Perce Pearce (1899-1955)

This blog was created not just to celebrate a classic movie, but also to learn more about the people that made it and the legend that inspired it. Over the years I like to think that with the help of my readers we have gone some way to achieving that. Of course there is still more to investigate. One of the people that remained a mystery for a while was Perce Pearce (1899-1955). He was chosen by Walt Disney to supervise and produce his early film productions in England, including Treasure Island, The Sword and the Rose, Rob Roy and of course, the Story of Robin Hood and his Merrie Men (1952). But to my amazement, when I first started this web site, it was almost impossible to find a biography about the man who had worked alongside Uncle Walt.

Perce Pearce

But gradually, as I made enquiries, information began to filter through. Here are a couple that helped me discover the man in the shadows:

"During the course of our lives, people often walk in, stay for awhile and then are gone from our lives. Sometimes we think of them and wonder what ever happened to so-and-so??

I was fortunate to have some wonderfully notable people in my life…some who came, stayed a bit, and then were gone as well as others that stayed. However, they all made an indelible impression on me, my life and interests. Now is my time to recognize and honor them!

One such man was Percival Pearce—“Perce” to his friends; and I actually never met the man…but I know his story and I remember the things he did for me.

Perce Pearce came from an old Waukegan family; his father had been an early mayor of the city and his sister was my mother’s dear friend. She owned Pearce’s Book Store on the corner of Gennessee and Washington Streets. From her every Christmas there came a wonderful Caldicott award-winning book or several of them and lots of advice on what books I should be reading!

Her brother was Perce and was an extremely talented artist, drawing cartoons to entertain his friends as a young boy. He always had a drawing pad close by and would draw a story on each sheet and would paste each picture in one of the windows of their 3 story house. Confident of his talent he decided in the early 1920’s to head for Hollywood to see where his talents would lead.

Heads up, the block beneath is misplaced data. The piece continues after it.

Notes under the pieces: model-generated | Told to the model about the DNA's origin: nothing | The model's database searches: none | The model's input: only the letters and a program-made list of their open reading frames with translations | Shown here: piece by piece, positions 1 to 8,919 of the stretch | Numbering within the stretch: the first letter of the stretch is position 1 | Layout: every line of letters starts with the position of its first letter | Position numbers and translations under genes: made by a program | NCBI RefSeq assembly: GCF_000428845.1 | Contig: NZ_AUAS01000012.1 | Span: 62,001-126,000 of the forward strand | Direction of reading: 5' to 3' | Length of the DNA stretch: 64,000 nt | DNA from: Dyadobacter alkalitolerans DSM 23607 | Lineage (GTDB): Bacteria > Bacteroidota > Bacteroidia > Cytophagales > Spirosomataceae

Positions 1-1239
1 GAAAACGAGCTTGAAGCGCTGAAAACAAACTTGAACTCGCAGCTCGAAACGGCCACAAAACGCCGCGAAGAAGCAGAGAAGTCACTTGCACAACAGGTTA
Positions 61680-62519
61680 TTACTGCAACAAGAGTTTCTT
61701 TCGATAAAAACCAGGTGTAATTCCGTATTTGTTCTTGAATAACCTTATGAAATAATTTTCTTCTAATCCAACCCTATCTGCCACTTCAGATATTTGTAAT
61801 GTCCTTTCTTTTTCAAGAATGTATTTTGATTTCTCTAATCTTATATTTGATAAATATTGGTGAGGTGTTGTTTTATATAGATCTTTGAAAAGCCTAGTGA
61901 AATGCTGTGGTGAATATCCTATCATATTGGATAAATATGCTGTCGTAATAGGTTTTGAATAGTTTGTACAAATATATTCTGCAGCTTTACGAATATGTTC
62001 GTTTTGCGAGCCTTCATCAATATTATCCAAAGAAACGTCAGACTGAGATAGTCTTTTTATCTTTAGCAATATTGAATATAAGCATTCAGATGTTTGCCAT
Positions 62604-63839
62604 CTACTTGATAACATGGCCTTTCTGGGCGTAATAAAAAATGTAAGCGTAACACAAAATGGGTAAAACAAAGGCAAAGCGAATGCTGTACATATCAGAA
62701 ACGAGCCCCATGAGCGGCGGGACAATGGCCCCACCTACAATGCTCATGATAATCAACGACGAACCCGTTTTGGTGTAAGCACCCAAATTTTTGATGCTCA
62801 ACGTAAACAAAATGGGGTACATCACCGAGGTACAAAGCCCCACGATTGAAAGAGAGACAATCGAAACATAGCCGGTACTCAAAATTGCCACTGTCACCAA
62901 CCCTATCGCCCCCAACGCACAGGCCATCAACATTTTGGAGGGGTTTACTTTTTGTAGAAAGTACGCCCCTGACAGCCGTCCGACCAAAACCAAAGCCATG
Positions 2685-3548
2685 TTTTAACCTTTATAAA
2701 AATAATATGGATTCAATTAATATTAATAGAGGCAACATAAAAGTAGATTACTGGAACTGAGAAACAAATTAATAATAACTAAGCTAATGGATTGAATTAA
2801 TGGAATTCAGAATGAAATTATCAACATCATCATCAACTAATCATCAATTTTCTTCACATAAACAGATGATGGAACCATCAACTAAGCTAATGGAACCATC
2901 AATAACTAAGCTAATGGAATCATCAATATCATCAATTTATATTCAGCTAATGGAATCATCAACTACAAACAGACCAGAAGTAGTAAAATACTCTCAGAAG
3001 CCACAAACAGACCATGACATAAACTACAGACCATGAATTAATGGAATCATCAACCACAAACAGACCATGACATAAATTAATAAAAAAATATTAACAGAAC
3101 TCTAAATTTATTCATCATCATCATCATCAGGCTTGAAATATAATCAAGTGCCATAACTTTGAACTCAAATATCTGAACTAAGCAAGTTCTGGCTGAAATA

On the pier at Santa Monica, he happened to meet another young artist, also from the Chicago area, a man by the name of Walt who showed him some of the ideas he had to draw a mouse and all of his adventures. He convinced Perce to work with him, and, of course…you guessed it; it was Walt Disney.

Disney was just full of ideas to do storyboards and animation and create more characters that children could love and relate to. By the time he arrived in Hollywood in 1923, he had already made an animated featurette entitled “Alice’s Comedy” which debuted in New York City.

Walt was the brains of the operation—and the heart—while his brother Roy (who lived in California) helped supply the initial financing. With the ideas popping up rapidly, he relied greatly upon Perce to help to carry them out. As a result, there came the animated full-length movie “Snow White” in 1937, and “Bambi” in 1942; “So Dear to My Heart” in 1949. Perce was the director in charge of production and often the writer who helped create the characters and stories.

So……what does this have to do with me?? Every year, from 1948 through 1955, I received 8 movie tickets personally signed by Walt himself and Perce, along with a letter hoping that I would enjoy these movies! I always had young friends who wanted the pleasure of coming to a “movie party”! The movies returned to theaters every few years and always there were free tickets and a letter from Walt and Perce inviting me to attend with my young friends!